How to Keep Your Food Fresh for Longer – Makia's World


How to Keep Your Food Fresh For Longer (and avoid food poisoning)

Nobody wants food poisoning. But you may be accidentally storing food incorrectly. Find out the best way to keep your food fresh, prevent bacterial growth, and avoid food poisoning.

How to Store Eggs 

How to store eggs

Store eggs in the original carton (which has the best before date) inside the fridge (Australian Eggs, 2019). A cold egg left outside the fridge will begin to sweat, which can draw bacteria inside the shell. Don’t leave a refrigerated egg out for more than two hours (Farquar, 2014).

(Pro Tip: Check if your egg is fresh by putting them in a bowl of water. Fresh eggs sink to the bottom, and older eggs float because they form a pocket of air in the base.

Cook eggs until the white thickens, and yolk begins to thicken.)

How to Store Avocados

  1. Keep at room temperature until soft and ripe.
  2. Keep in fridge for 3-5 days.

If you have opened avocado, wrap tightly with plastic wrap.

How to Store Citrus and Melons

Keep on the counter. Lemons, oranges, grapefruits and all types of melons are simple to store on your kitchen counter. Cut fruit can be kept sealed in your fridge.

How to Store Bananas

Wrap the stems in plastic wrap. Wrap stems individually to keep bananas fresh longer, because the stems produce ethylene which makes fruit ripen faster.

How to Store Meat and Poultry

Keep raw meat and poultry in clean, sealed containers in the bottom shelf of the fridge. Beef and pork lasts 1-2 days in the fridge, or 3-4 months in the freezer. Chicken lasts 9 months in the freezer.

If stored for longer, it will still be safe to eat but the quality will deteriorate (NHS, 2019). Make sure the meat is wrapped tightly in the freezer, and marinate it before cooking to improve texture and flavour. 

How to Store Onions, Garlic and Shallots

Can be stored in a cool, dry and dark space for 2 weeks. Onions can be kept fresh for 6 months by hanging in stockings - this way they have more air circulation.

How to Store Potatoes

How to store potatoes

Keep next to apples to prevent potatoes from sprouting.

Avoid storing potatoes near onions, as they both release moisture, or in the fridge.


How to Store Cheese

Wrap in parchment or baking paper. Avoid using plastic wrap or aluminium foil as it will dry out the cheese.


How to Store Milk

Store in the centre of the fridge. Don’t keep it in the fridge door as its temperatures fluctuates a lot more.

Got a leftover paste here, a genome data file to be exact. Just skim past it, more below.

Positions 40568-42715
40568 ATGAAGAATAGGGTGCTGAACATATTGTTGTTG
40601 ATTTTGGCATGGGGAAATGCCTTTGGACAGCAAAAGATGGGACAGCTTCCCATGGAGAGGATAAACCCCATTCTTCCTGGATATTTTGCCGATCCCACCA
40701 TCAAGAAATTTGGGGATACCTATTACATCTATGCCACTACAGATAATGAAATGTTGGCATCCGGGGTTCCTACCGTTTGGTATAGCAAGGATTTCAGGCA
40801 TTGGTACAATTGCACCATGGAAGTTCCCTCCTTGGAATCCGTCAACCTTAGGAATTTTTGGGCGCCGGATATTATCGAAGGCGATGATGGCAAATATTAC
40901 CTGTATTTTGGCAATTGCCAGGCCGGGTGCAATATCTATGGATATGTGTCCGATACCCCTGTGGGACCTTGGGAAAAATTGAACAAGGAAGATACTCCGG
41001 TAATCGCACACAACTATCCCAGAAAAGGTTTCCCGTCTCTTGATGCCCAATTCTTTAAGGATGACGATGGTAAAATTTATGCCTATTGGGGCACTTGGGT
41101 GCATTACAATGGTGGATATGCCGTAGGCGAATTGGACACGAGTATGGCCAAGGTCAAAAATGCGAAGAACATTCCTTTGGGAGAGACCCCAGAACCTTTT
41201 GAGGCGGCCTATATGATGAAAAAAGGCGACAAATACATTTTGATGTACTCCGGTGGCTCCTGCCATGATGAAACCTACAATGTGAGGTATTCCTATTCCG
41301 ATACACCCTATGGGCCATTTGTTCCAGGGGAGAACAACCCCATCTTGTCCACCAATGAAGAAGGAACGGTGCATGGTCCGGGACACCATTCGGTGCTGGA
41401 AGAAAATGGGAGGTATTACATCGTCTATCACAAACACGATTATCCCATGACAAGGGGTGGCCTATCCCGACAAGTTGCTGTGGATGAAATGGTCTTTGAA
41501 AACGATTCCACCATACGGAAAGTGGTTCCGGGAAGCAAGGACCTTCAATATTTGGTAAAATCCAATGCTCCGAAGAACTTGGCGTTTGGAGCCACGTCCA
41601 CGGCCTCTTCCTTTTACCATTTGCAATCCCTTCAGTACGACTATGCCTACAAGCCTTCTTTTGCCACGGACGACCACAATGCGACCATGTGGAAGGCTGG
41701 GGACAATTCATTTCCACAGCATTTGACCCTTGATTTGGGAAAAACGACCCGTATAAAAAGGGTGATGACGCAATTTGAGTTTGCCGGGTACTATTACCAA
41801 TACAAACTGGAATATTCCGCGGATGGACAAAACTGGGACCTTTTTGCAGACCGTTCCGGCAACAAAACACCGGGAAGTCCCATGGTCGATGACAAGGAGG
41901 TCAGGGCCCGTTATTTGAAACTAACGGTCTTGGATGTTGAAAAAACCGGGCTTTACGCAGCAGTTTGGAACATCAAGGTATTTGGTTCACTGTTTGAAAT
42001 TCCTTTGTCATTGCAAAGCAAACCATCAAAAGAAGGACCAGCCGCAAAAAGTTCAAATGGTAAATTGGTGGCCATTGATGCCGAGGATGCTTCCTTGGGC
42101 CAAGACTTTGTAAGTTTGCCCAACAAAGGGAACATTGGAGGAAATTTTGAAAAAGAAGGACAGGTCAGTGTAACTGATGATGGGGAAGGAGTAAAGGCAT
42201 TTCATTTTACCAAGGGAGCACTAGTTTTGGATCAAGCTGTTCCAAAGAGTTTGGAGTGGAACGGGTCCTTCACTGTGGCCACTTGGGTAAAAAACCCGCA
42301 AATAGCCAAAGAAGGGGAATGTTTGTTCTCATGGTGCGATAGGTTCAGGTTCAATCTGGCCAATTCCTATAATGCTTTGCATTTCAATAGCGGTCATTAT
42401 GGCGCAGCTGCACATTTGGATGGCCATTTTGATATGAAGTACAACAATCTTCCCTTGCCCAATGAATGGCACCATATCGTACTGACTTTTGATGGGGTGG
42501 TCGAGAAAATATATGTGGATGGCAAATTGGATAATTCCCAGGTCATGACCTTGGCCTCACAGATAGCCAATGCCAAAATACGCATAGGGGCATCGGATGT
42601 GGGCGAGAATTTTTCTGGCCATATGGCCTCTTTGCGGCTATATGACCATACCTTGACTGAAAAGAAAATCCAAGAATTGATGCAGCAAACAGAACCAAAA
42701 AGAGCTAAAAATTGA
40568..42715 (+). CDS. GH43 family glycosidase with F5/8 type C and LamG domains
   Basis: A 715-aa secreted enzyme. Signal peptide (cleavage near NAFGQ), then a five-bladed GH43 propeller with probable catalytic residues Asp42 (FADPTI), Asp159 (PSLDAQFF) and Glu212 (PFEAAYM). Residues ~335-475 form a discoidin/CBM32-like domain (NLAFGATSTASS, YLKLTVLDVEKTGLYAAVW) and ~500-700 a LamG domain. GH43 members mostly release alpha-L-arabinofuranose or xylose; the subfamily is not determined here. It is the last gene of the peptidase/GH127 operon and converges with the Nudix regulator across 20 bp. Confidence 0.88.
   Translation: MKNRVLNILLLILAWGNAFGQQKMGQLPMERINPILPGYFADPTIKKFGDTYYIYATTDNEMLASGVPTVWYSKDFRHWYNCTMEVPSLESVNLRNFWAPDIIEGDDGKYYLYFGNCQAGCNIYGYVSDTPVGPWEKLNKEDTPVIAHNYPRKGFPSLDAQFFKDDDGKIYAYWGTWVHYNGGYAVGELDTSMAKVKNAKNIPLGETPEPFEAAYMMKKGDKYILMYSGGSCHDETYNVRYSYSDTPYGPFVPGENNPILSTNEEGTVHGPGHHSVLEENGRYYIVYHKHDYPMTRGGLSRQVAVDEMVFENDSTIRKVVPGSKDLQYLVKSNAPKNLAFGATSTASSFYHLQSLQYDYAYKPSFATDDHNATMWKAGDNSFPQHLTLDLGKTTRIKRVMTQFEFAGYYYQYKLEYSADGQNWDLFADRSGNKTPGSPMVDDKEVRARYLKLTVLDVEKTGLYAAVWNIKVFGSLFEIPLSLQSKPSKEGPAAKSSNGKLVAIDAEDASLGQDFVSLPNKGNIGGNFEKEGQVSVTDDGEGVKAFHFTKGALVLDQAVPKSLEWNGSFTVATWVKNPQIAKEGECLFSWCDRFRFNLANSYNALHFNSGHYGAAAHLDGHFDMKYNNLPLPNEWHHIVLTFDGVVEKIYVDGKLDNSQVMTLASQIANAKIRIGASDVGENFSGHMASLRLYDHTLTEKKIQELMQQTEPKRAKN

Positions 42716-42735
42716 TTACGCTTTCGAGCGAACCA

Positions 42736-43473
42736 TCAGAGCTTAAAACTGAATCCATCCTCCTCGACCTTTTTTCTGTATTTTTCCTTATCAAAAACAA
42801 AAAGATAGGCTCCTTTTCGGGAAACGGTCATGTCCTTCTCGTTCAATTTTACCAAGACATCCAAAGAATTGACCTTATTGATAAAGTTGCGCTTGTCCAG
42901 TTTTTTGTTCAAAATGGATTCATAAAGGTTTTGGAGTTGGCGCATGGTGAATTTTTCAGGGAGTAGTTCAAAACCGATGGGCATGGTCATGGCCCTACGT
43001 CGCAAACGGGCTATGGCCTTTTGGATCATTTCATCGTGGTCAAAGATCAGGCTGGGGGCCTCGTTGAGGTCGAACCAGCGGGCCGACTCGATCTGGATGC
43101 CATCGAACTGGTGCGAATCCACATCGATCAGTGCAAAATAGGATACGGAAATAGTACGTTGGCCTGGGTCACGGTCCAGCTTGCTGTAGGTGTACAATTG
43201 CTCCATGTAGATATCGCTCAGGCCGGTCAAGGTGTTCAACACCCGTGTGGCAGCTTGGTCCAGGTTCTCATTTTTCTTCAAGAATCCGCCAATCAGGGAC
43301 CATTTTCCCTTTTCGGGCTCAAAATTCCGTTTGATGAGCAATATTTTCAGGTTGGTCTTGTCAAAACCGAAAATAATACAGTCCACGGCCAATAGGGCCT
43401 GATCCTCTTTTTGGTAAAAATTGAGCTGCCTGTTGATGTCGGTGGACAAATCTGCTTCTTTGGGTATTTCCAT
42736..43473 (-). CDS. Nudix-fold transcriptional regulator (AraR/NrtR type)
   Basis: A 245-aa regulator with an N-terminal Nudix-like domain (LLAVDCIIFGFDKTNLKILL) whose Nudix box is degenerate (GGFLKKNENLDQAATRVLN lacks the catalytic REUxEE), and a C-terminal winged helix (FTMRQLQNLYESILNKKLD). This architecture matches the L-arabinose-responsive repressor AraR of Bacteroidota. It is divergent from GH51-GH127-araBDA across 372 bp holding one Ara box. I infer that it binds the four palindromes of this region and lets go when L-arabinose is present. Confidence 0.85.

How to Store Bread

Put brad in a paper bag or wrap in a dish towel, and store in a dry spot where it can last for 2-4 days (Brueck, 2016). If you want to keep bread fresh for longer, put it in the freezer.

Don’t store bread in the fridge as it will get dried out. Don’t store bread in plastic as it will become stale and mouldy quicker.

How to Store Your Meal Prep or Leftovers

Cool your food as quickly as possible, ideally within 2 hours. Don’t put very hot food into the fridge as steam will increase temperature and moisture in the fridge, increasing risk of bacterial growth.

Store in individual portions in the fridge for up to 2 days. Cooked rice should be eaten within 1 day/ Keep your leftovers in clear, airtight containers so you can see the food, and remember to eat it before it goes bad.

If you want to keep it for longer, store as individual portions the freezer.

When you reheat food, make sure it is heated so that it is steaming hot (70°C for 2 minutes), and eat as soon as possible. Cooling and reheating your food will increase the risk of food poisoning.

lunchbox mealprep leftovers 

You can check here, our containers.

They are lidless, 100% leakproof, freezer, microwave and dishwasher safe.

General Tips to Store Your Food Safely

To avoid bacterial growth and food poisoning: 

  • Keep high-risk food below 5°C or above 60°C
  • Store raw foods below cooked foods 
  • Store food in suitable, covered containers
  • Avoid refreezing thawed foods
  • Check use-by dates. If in doubt, throw it out.
  • Follow storage instructions

Join our private Facebook group "Tasty, but healthy" for exclusive health tips and tricks.

Learn More

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The Surprising Science of Bloating

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The Ultimate Guide to Rich Sources of Plant Protein

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References

Australian Eggs (2019). Eggs and Salmonella. Australian Eggs Limited. Sourced from: https://www.australianeggs.org.au/facts-and-tips/eggs-and-salmonella/

Better Health (2018). Food safety and storage. Department of Health & Human Services, State Government of Victoria, Australia. Sourced from: https://www.betterhealth.vic.gov.au/health/healthyliving/food-safety-and-storage

Brueck, H. (2016). You may be storing your food all wrong -- here’s how to keep fruit, veggies, meat and dairy fresh for longer. https://www.businessinsider.com.au/best-way-to-store-food-2016-2?r=US&IR=T

Farquhar, P. (2014). Here’s Why Australian Supermarkets Can Sell Eggs Off The Shelf, But You Should Probably Pop Them In The Fridge. Business Insider Australia. Sourced from: https://www.businessinsider.com.au/should-you-refrigerate-eggs-in-australia-2014-7

NHS (2010). How to store food and leftovers. National Health Service. Sourced from: https://www.nhs.uk/live-well/eat-well/how-to-store-food-and-leftovers/

UCSD Community Health (2017). Ethylene in Fruits and Vegetables. University of California San Diego. Sourced from: https://ucsdcommunityhealth.org/wp-content/uploads/2017/09/ethylene.pdf

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